Advertisement call complexity in northern leopard frogs, Rana pipiens

Krista Ann Larson, Purdue University


In many animal taxa, acoustic signals are commonly used to communicate information to a variety of receivers. In many frogs and toads, males produce advertisement calls to attract females and repel nearby competitors during the breeding season. While these species-specific calls are typically simple (i.e., a single, repeated note), some anurans produce complex calls containing multiple types of notes that vary in number and temporal order. I investigated the complex vocal repertoire of northern leopard frogs (Rana pipiens) as a model system; the main objectives of my dissertation research were: (1) to describe and categorize the advertisement calls of R. pipiens males, (2) to identify the function of these calls (i.e., mate attraction or male-male competition), and (3) to determine female preferences with respect to male call complexity. ^ Based on analysis of advertisement call recordings and acoustic playback experiments, Rana pipiens males possess a large vocal repertoire consisting of three distinct note types that function in advertisement and two additional note types that serve an aggressive function. These note types are produced in a predictable temporal order to generate common patterns of notes, i.e., "call types". In four-speaker choice tests, females preferred complex over simple calls, but only when duration of call alternatives was not controlled. As in anurans with simple calls, duration may be an important cue that females use in selecting potential mates; because calls are energetically expensive to produce, long calls may indicate superior male quality or condition. While complexity per se did not influence female preferences in my trials, complex calls may be easier to detect above the background chorus in natural breeding aggregations. In field playback experiments simulating a nearby vocal competitor, males generally increased the rate, complexity, and diversity of their calls; however, at high playback amplitudes, males reduced advertisement call complexity and increased use of aggressive notes. By partitioning the advertisement call into different components, males may increase the effectiveness of their calls by giving just female-specific notes, male-specific notes, or a mixture of both simultaneously depending on prevailing social conditions. ^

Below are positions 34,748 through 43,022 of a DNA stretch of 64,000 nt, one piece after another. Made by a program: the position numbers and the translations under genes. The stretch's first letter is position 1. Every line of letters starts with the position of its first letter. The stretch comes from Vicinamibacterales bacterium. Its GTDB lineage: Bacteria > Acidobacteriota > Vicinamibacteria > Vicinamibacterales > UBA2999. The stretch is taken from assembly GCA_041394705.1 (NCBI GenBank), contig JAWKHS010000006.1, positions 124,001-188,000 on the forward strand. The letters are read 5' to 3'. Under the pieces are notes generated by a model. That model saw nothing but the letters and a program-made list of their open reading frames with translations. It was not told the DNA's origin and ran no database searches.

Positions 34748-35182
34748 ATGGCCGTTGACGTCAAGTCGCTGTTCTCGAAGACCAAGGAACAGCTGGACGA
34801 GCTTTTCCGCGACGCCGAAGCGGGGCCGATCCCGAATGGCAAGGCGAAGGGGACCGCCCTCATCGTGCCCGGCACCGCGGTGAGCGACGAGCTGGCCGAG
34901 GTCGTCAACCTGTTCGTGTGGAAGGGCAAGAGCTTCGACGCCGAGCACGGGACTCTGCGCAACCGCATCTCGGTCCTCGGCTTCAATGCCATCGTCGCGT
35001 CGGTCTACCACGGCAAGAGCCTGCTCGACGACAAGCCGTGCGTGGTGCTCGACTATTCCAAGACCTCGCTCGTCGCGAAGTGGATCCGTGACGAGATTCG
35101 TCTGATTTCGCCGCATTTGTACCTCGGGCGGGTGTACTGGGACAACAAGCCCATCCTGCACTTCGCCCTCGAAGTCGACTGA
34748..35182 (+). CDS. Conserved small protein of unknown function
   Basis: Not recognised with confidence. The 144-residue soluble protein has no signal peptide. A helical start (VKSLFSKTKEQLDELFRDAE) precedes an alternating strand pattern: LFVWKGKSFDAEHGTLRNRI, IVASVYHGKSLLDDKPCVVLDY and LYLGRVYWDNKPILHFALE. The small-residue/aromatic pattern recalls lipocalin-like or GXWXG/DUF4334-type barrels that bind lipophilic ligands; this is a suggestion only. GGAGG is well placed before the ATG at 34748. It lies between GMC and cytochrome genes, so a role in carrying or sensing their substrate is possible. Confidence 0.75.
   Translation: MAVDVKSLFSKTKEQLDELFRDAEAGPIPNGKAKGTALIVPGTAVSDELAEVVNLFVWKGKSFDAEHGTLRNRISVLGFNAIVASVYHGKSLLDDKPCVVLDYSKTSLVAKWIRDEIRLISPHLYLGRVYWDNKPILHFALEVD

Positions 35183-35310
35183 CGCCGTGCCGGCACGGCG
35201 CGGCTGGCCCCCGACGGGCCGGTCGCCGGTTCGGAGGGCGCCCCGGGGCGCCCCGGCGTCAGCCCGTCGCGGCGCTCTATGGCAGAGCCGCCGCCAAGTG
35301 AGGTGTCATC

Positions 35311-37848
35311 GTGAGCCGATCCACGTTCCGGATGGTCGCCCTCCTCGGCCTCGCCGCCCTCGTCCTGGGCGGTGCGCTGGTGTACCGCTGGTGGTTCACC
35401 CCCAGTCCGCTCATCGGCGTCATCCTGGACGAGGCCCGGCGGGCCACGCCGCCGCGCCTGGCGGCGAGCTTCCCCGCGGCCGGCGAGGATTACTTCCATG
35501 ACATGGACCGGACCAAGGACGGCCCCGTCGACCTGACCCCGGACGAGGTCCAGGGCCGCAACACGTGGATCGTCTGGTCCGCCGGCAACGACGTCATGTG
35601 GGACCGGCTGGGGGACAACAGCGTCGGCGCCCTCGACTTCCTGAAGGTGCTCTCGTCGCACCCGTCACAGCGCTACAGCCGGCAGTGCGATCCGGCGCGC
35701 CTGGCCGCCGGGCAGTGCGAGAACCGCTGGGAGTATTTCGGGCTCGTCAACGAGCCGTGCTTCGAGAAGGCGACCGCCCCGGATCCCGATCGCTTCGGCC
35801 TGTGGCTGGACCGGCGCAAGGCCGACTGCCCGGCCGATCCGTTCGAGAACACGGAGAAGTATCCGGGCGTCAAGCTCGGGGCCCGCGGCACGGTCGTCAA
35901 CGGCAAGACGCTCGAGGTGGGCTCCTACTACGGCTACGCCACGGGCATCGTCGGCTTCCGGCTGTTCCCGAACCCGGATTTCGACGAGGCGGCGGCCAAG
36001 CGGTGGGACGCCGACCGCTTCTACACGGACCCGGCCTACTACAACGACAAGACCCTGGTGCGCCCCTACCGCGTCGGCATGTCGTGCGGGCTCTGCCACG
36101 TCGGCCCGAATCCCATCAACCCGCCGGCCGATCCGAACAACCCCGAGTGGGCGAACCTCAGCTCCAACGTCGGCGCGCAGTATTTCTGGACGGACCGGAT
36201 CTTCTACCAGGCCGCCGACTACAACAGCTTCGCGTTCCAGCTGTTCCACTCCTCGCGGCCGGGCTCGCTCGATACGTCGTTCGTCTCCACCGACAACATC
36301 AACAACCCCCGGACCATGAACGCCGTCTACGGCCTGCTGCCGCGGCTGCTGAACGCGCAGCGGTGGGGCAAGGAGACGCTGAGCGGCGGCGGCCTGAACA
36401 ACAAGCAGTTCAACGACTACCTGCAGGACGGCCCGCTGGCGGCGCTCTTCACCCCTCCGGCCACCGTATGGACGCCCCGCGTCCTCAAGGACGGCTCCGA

Richard D. Howard, Purdue University.

Subject Area

Biology, Ecology|Biology, Zoology

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